The curtain has risen on the 32nd Alliance Francaise French Film Festival (AFFFF) in Australia, celebrating contemporary French cinema at a time when the Covid pandemic has brought the global arts industry to its knees. It will be a world premiere for several of the 37 films screened in the month-long event.
In a tree-lined courtyard tucked away on the University of Notre Dame campus in Sydney, hundreds of film-lovers have gathered for the festival's opening night. There's not a facemask in sight. The staccato clinking of champagne flutes punctuates a musical trio's rendition of beloved chanson francaise standards.
On this balmy early autumn evening, waiters weave through the crowds to offer sweet and savoury canapes - from five-spice canard to caramelised canneles.
These are unimaginable scenes in many parts of the world currently caught in the grip of Covid-19. In France, where cinemas, theatres, concert halls and other arts venues have been closed since late October, going to the movies is a distant memory, with cultural experiences relegated to the virtual world.
No end to Covid closures in sight for French cinemas
But in Australia, where the coronavirus has been kept under control, the world's biggest French film festival has the green light to go ahead. It's an opportunity that attendees at the opening night aren't taking for granted.
"We were reflecting on being here 12 months ago," [the 2020 event was cut short when Australia imposed tighter Covid restrictions] says Clinton, a Sydney local who is a festival regular, along with his partner Mirelle. "We had a sense at the time that something was happening but we didn't quite know what. That was the last party that happened all year. So it's just exciting to be back."
Elsa, a French expatriate who hails from Toulouse agrees. "I'm incredibly grateful to be living a relatively normal life in Australia, and to be able to come to an event like this," she says. "But I'm also thinking of my friends and family in France who unfortunately aren't so lucky."
The Australian edition of the AFFFF attracts more than 300,000 francophiles and cinema devotees every year, and despite Covid threatening to cast its shadow, organisers expect a good turnout in 2021. "We're so privileged to be the only film festival in the world to be going ahead with people actually in attendance," the festival's artistic director Karine Mauris, told RFI. "It's the festival of renaissance!".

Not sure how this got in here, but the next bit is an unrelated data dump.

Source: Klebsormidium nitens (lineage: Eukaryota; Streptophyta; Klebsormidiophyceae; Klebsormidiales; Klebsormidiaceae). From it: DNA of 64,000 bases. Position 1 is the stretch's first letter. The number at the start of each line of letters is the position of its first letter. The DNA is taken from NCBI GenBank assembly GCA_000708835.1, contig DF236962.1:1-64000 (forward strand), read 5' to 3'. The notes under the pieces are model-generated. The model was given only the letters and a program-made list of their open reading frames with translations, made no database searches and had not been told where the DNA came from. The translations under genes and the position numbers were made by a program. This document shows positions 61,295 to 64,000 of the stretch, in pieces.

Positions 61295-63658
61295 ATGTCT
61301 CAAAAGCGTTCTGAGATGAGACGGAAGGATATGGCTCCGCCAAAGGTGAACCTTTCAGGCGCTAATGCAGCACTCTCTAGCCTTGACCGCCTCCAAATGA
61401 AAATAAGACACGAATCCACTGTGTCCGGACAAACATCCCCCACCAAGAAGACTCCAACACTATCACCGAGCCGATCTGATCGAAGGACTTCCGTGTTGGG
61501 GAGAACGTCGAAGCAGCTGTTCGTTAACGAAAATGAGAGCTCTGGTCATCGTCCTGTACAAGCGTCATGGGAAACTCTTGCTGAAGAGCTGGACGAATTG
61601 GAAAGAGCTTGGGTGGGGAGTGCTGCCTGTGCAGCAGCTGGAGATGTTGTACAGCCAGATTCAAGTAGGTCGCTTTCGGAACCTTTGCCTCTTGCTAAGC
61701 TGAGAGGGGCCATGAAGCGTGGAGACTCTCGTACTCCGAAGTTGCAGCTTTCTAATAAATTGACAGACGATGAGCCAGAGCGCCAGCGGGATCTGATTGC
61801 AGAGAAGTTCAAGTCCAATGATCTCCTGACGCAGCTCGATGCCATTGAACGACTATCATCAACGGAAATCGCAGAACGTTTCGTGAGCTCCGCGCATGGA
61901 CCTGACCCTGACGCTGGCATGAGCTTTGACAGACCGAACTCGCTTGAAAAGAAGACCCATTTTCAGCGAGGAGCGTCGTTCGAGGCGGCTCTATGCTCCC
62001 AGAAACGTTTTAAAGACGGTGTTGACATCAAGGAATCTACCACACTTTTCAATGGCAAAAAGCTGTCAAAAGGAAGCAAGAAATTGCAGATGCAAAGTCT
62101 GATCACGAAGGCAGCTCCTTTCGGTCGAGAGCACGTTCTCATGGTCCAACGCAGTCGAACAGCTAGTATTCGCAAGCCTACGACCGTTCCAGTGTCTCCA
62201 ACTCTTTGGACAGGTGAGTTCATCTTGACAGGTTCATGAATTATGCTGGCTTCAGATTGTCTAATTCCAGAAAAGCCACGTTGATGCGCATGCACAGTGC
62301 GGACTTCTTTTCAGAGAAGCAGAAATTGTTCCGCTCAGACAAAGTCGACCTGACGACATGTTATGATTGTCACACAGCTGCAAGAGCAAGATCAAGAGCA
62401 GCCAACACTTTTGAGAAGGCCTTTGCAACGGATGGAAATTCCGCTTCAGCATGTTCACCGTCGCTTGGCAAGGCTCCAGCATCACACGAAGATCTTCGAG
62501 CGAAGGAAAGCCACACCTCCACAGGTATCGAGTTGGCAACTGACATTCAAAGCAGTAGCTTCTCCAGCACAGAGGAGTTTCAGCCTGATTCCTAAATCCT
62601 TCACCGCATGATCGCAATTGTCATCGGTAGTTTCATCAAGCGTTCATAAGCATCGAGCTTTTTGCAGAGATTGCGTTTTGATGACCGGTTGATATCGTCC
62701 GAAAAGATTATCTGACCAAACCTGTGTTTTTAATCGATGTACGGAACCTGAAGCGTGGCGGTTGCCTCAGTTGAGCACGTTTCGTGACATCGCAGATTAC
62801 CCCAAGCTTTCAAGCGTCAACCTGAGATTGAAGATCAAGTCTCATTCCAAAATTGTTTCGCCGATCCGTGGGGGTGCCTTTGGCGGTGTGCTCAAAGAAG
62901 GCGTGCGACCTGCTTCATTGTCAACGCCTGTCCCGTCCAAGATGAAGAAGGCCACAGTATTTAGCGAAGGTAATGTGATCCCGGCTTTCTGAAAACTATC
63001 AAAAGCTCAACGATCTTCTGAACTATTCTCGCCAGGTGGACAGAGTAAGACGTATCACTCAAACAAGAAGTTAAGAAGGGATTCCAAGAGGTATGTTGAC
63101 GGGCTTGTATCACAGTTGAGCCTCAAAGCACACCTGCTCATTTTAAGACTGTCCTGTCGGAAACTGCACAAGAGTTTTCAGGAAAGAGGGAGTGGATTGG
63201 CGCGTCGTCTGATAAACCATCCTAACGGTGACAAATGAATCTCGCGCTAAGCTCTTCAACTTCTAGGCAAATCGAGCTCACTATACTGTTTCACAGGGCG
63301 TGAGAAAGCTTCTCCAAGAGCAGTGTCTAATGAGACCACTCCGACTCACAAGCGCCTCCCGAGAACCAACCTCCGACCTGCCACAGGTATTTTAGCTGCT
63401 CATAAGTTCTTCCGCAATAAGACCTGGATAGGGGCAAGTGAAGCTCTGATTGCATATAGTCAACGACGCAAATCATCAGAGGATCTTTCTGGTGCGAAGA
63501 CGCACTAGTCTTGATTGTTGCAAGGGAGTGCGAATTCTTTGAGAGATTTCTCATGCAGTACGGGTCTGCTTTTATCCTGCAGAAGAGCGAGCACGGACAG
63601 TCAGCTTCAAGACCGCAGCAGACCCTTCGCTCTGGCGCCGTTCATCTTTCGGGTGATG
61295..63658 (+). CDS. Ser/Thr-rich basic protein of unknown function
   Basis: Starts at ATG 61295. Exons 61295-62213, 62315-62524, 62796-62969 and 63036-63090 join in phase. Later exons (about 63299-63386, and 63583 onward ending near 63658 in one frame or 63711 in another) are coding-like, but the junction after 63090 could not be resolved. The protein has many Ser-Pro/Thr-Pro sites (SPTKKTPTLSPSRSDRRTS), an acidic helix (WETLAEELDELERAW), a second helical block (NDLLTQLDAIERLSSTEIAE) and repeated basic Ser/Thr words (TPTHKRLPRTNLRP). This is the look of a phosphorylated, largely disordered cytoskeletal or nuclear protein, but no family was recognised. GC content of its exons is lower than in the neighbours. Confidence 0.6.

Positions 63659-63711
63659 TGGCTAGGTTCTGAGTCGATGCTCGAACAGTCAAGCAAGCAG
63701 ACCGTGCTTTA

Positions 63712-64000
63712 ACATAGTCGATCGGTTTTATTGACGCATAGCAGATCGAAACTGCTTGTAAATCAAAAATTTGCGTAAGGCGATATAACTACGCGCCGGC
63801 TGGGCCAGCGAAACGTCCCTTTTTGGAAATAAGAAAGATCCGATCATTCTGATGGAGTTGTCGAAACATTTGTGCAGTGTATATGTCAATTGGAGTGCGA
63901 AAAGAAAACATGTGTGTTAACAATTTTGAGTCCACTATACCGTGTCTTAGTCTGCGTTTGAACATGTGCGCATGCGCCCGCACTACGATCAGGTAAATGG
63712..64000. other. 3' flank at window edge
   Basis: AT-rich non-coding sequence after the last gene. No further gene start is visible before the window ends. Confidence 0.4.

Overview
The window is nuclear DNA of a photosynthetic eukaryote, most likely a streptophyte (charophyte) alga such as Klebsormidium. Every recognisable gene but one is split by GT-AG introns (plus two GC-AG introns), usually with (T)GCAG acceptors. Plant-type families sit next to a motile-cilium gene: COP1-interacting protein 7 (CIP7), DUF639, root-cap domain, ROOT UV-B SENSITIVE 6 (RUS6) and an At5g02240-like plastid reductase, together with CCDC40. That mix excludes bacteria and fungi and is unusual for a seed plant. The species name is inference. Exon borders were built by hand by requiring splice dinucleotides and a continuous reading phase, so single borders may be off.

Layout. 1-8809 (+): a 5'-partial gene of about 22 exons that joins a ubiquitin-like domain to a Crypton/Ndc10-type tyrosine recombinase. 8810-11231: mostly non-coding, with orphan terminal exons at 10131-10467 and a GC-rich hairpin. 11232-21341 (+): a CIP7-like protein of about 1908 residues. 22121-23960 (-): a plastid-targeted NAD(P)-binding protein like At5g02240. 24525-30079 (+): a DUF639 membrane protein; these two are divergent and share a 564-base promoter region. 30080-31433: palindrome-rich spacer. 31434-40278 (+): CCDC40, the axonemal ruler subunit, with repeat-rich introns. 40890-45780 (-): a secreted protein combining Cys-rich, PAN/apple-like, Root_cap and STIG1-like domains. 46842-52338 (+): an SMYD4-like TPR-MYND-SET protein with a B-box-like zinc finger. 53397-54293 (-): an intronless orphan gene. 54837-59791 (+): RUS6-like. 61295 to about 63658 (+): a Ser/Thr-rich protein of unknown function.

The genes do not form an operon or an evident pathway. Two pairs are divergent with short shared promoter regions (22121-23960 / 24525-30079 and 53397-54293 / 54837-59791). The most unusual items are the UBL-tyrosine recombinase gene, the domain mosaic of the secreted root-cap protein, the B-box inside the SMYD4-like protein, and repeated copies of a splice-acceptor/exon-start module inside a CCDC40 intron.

Of the 37 films that will be shown during the month-long tribute to le septième art, several, like culinary period drama Delicieux (Delicious) and tense thriller Boîte Noire (Black Box) starring Pierre Niney, will have their world premieres Down Under.
"It's a very complicated time for French cinema," laments Karine. With the pandemic delaying a slew of productions, there's a backlog of cinematic creations that have yet to make it to the silver screen. "Movies were made to be seen and shared, so the distributors are thrilled that there's an audience for them in Australia," she adds. "There's a real demand for French film here."
Travel through cinema
The opening night honour has been bestowed upon "Eiffel" (another international premiere), which won't be released in France until later this year. Starring Romain Duris (L'Auberge Espagnole, The Beat that my Heart Skipped) as Gallic civil engineer Gustave Eiffel, the film explores the engineering genius behind France's most iconic landmark.
According to Philippe Ostermann, the director of the Alliance Francaise Sydney, "Eiffel" takes movie-goers on a journey to France - no passport required - and was therefore the perfect choice to kick off proceedings.
"It embodies an ideal France that Australians are in love with; the culture, the architecture, the history...plus there's a love story! It ticks all the boxes for Australians who are dreaming of France," Philippe says. "Because they can't travel there right now [Australian international borders have been closed since March 2020], they can at least experience France through its cinema."